Palimpsest: For Lovers of the Long-Form

While it may surprise some, it certainly surprised me, since acquiring an iPad I have actually found myself reading more. Not simply more articles and short newsflashes, although I tend to read a lot of both of these, but more long-form articles and essays; pieces of writing that engage with you on a deeper level and challenge your perceptions.

One of the iPad apps that has had a dramatic influence on this trend is the wonderful Instapaper, which is synonymous with reading longer articles offline. Another, more recent, influencer of my reading habits has been Palimpsest, which presents you with a personalized stream of interesting articles from renowned sources.

Read on to find out whether Palimpsest could be the perfect app to augment reading on your iPad, and a way to break free from the incessant brevity that’s prevalent on the web.


On first thought, the interface of a reading app may not appear to be that important – is there much you can do differently? The truth is that the layout of the text, and the mode of interaction, actually has a great effect on the enjoyment of the reading experience.

Palimpsest goes with a design that emphasises simplicity, forgoing any pagination or neat effects in favour of crisp text and a simple scrolling mechanism. All of the controls are found on the slim bar at the top of the application, and are relatively self-explanitory. You have:

  • Thumbs Up – tap this to indicate your approval of an article.
  • Thumbs Down – the reverse of the above.
  • Read another article – gets you a new article from the archive.
  • Information – gives you information about the articles available and the sources.
  • Settings – two configurable options, change text size and connect an Instapaper account.
  • View Original – switches to show the the article in its original form, gives you further options to Instapaper the article or view recent history.

Main view.

The first thing you probably notice when looking at the app is that the box that contains the text doesn’t fill the whole screen. No matter which way round you hold the iPad, the width is always reduced.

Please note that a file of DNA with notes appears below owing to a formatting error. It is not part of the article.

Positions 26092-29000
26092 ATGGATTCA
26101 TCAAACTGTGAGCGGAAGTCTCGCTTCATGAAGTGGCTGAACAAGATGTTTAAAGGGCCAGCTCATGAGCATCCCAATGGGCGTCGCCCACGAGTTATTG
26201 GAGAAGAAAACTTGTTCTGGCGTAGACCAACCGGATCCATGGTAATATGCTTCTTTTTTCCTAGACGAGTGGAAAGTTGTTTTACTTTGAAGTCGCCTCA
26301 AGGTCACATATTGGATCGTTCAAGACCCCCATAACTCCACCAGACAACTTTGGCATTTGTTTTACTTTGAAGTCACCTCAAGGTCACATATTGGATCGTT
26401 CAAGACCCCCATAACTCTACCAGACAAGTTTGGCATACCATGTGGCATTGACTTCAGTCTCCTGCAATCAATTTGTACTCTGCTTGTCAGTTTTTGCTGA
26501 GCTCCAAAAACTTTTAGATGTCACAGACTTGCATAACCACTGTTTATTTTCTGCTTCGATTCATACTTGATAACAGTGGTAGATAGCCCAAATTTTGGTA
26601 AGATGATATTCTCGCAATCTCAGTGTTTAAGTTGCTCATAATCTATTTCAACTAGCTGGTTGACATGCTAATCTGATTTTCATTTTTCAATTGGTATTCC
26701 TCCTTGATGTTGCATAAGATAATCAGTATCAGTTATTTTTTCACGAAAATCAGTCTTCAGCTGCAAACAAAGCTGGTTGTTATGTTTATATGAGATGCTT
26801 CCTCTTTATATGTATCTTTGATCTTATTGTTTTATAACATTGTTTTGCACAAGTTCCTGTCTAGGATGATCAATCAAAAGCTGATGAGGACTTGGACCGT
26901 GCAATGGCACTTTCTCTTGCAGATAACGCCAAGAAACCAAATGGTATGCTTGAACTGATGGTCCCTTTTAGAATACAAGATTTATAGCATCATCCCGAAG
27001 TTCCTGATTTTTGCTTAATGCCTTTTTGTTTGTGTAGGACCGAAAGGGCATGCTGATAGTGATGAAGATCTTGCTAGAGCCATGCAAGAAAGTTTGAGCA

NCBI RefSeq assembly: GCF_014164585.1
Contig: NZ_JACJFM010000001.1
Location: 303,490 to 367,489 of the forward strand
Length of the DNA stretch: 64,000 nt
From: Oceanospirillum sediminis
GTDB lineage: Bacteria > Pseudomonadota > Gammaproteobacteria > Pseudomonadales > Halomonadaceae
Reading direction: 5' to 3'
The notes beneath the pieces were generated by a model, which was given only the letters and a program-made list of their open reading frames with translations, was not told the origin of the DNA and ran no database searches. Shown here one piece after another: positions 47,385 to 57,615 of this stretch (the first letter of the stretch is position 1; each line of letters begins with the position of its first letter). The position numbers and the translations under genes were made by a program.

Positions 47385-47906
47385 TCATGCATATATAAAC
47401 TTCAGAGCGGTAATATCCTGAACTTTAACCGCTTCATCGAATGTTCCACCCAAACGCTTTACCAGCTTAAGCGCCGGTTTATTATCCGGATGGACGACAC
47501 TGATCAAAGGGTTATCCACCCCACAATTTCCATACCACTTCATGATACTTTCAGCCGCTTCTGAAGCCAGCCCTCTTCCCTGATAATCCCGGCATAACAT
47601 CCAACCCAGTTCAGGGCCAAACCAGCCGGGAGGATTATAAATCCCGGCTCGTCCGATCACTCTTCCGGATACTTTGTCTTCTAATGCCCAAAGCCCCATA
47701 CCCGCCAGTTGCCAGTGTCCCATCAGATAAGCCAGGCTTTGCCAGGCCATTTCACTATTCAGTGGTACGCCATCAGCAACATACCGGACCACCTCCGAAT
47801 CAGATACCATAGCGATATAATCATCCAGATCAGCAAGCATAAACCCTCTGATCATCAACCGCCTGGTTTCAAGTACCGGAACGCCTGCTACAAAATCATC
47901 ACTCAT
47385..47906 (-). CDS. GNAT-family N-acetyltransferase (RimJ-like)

While this might be slightly annoying, there is actually a good reason behind it; it’s important that this third-party app push you towards the sources of the articles. This is why (when you have a connection) the original article appears faded behind, and around, the text within Palimpsest.

It’s also why the saving options are only available in the original article view, but not to worry, you can still save articles to Instapaper without a connection.

Saving to Instapaper without a connection.


Palimpsest only works because of the high quality and diversity of its sources, many of its available articles come from highly renowned magazines and publications, much of its inspiration comes from a varied list of curators. The list of curators and sources includes:

  • Arts & Letters Daily
  • Long Reads
  • Long Form
  • Something To Read
  • The Essayist
  • The Long Good Read
  • The Best Of Journalism
  • In-Depth Stories

Over time, you’ll find yourself reading articles from publications such as The New Yorker, Vanity Fair, and GQ – dependent on your personalisation of the articles presented to you.

View Original

When I am in a situation where the app is connected, I quite like reading the articles in their original form as it helps their character to come through, and images of all kinds are included. The browser is simple but does exactly what you need it to do, it’s designed to be contained.

The lack of any kind of indexing or search feature, while it has frustrated me before, is understandable to a point. Again, the app has to make an effort not to be thieving content – any qualms with the design of the app must come from an understanding of its position as a personalised source of curated articles, not the creator or owner of said articles.


Before the update, new articles would push out any article that was currently on screen – even if you were in the middle of it! Fortunately that’s not now the case, you can see a history of five articles from the View Original window.

It’s definitely worth saving any great articles you find to Instapaper, there’s no way you’ll lose them there. It’s also a nicer way to read them, if you’re not as fan of the original or reduced width views.


Palimpsest uses a simple Thumbs Up or Thumbs Down method to gradually bring you more of the kind of writing that you love. It takes your votes into account and learns your tastes based on the article’s subject matter, writing style, length, and many other parameters.

Not convinced by the name...

This is a great selling point, but if I’m going to be honest I don’t think it’s working for me. The quality of the curation is such that I find myself giving every article a Thumbs Up!

It’s also worth noting that Palimpsest saves an archive of articles for use when you’re offline.

Final Thoughts

Any issues I have with Palimpsest (apart from the slightly awkward name) are simply appeasements to the original sources of the articles, which is something that I’m happy to deal with.

The quality of the writing is consistently enjoyable, engaging, and worthy. If you’d like to branch out in what you read, or know that you enjoy long-form reads, then Palimpsest is definitely worth a look.

You, like me, might find yourself engrossed immediately!


Palimpsest is a great way to engage with fascinating longer articles on your iPad. The curated sources and personalisation providing a stream of engrossing reads!